June 5, 2009
Macy’s Inc., Dillard’s Inc. and Saks Inc. reported steeper May sales declines than analysts estimated as rising unemployment prompted U.S. consumers to save instead of spend.
Sales at U.S. stores open at least a year fell 9.1 percent at Macy’s, the second-biggest U.S. department-store chain, compared with the 8.8 percent average of analysts’ estimates compiled by Retail Metrics Inc. Sales at Dillard’s department stores dropped 12 percent, a bigger decline than the 7 percent analyst projection. Luxury retailer Saks’s sales plunged 26.6 percent; analysts had predicted 14.5 percent, on average.
Consumers are still limiting purchases and allocating leftover funds to necessities rather than discretionary items, according to Brian Sozzi, an analyst at research firm Wall Street Strategies in New York. Sales at higher-end department stores slumped as shoppers cut purchases of handbags, shoes and clothes, forcing the chains to offer more and deeper discounts.
“Diminished job prospects, wealth evaporation and weak wage growth continues to be at the forefront of consumer psyche, meaning fewer dollars sloshing around the world of retail and lack of visibility into the back half of 2009,” Sozzi said in a June 1 note.
Macy’s fell 44 cents, or 3.3 percent, to $12.88 at 4:05 p.m. in New York Stock Exchange composite trading. Dillard’s declined 71 cents, or 6.9 percent, to $9.65. Saks fell 1 cent to $4.04. The Standard & Poor’s 500 Retailing Index declined 1.2 percent today, and has climbed 20 percent this year.
Saks, based in New York, has cut 1,100 jobs in recent months and said it would reduce merchandise orders 20 percent this year. Cincinnati-based Macy’s has slashed prices to clear inventories.
Retailers that managed to attract some consumer dollars included Aeropostale Inc., Gap Inc.’s Old Navy division and TJX Cos. Their May sales beat analysts’ estimates, helped by lower prices and a focus on value. Kohl’s Corp. and J.C. Penney Co. also exceeded predictions as the budget-conscious opted to shop at lower-priced department stores.
“Kohl’s and Penney’s may be pulling share from both the traditional department stores and from discounters,” Jeffrey Klinefelter, an analyst at Piper Jaffray Cos. in Minneapolis, said today in a telephone interview.
Retail Metrics said today that U.S. comparable-store sales in May dropped 4.4 percent, worse than its projected 3.6 percent decline. Yesterday, the Swampscott, Massachusetts-based researcher said that while housing, construction spending and new factory orders are coming in “less worse” than expected, retailers and consumers remain under pressure as job cuts continue.
May accounts for the smallest portion of retailers’ second-quarter sales, according to Betty Chen, an analyst at Wedbush Morgan Securities in San Francisco.
Wal-Mart Stores Inc., the world’s largest retailer, said on May 14 that sales at U.S. stores and its Sam’s Club membership warehouse division may rise as much as 3 percent in the 13 weeks through July 31. The chain stopped reporting monthly same-store sales as of May 1, citing the difficulty of predicting shoppers’ behavior.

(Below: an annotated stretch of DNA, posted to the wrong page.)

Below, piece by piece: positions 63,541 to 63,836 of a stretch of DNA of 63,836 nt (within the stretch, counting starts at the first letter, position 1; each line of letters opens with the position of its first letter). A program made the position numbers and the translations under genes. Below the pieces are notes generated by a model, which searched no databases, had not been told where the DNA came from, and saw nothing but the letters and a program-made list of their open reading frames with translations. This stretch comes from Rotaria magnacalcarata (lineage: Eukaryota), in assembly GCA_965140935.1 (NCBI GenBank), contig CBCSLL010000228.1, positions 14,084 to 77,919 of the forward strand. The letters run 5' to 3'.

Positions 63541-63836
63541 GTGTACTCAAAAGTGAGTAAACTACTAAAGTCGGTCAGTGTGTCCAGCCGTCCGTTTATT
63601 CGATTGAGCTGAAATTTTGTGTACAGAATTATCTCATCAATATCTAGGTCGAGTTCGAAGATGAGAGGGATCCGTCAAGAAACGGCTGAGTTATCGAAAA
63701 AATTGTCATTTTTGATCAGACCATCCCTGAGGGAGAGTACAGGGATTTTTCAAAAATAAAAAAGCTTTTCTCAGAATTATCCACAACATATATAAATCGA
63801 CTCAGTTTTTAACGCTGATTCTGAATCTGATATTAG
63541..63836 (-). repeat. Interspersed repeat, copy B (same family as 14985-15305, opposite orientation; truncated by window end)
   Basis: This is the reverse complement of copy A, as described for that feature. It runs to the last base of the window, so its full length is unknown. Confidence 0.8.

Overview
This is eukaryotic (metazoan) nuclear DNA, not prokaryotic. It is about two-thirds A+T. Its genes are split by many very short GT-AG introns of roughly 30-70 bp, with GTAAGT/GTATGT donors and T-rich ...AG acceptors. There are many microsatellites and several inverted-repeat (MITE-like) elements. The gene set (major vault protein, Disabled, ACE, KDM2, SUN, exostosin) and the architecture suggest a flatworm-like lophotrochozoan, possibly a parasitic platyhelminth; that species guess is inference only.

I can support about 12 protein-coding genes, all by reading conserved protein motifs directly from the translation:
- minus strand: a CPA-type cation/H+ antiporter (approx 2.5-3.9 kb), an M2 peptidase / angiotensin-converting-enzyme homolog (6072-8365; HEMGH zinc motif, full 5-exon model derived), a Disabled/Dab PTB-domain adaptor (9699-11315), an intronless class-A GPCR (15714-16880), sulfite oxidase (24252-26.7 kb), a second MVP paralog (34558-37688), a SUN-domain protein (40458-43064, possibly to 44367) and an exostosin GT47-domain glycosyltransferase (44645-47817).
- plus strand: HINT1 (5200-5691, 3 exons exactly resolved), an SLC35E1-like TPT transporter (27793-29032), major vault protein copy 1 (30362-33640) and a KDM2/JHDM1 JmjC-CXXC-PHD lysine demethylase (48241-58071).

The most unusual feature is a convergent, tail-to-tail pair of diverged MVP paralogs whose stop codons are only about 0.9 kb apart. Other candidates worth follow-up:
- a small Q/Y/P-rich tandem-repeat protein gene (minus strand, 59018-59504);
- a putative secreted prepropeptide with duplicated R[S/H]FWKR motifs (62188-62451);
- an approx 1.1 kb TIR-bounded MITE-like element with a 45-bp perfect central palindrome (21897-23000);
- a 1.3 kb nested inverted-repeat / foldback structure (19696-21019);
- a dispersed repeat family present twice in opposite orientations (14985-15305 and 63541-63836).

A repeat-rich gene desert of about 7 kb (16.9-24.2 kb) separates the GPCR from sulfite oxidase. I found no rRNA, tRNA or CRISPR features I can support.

U.S. consumer spending fell for a second straight month in April as concern over rising unemployment and record wealth destruction prompted households to boost savings rates to the highest level in 14 years, according to the Commerce Department. The 0.1 percent drop followed a 0.3 percent decrease in March, Commerce Department figures showed. The savings rate rose to 5.7 percent, spurred by an unexpected jump in incomes linked to the fiscal stimulus.
“Until people feel confident in their employment and feel confident in their ability to maintain their housing situation, they’re going to continue to rebuild their rainy-day fund to the extent that they possibly can, and that translates to higher savings rates,” said Bryan Eshelman, managing director in the retail practice at Alix Partners LP, a consulting firm.
Retailers continue to cut prices. Aeropostale was offering 20 percent off women’s dresses. American Eagle Outfitters Inc. was giving 50 percent off the purchase of a second graphic t- shirt.
Companies in the U.S. cut an estimated 532,000 workers from payrolls in May, according to yesterday’s ADP Employer Services report. Economists surveyed by Bloomberg predict the U.S. unemployment rate for May will rise to 9.2 percent from 8.9 percent in April.
Still, confidence among U.S. consumers jumped in May by the most in six years. The Conference Board’s index surged more than forecast to 54.9, the New York-based research group said May 26.
“There is a bit of unfounded optimism out there,” Eshelman said yesterday in a telephone interview. “Once this economy turns the corner, I think it will turn the corner rather quickly, but the conditions have just not aligned to get to that point.”
The International Council of Shopping Centers said that May same-store sales dropped 4.6 percent, more than its forecast of a 2 percent decline. The New York-based trade group’s figure is based on results at 32 chains.
The comparison to a year ago was difficult because federal tax rebate checks spurred more spending last May, Michael Niemira, chief economist at the ICSC, said today in a telephone interview. June sales may drop as much as 4 percent, he said.
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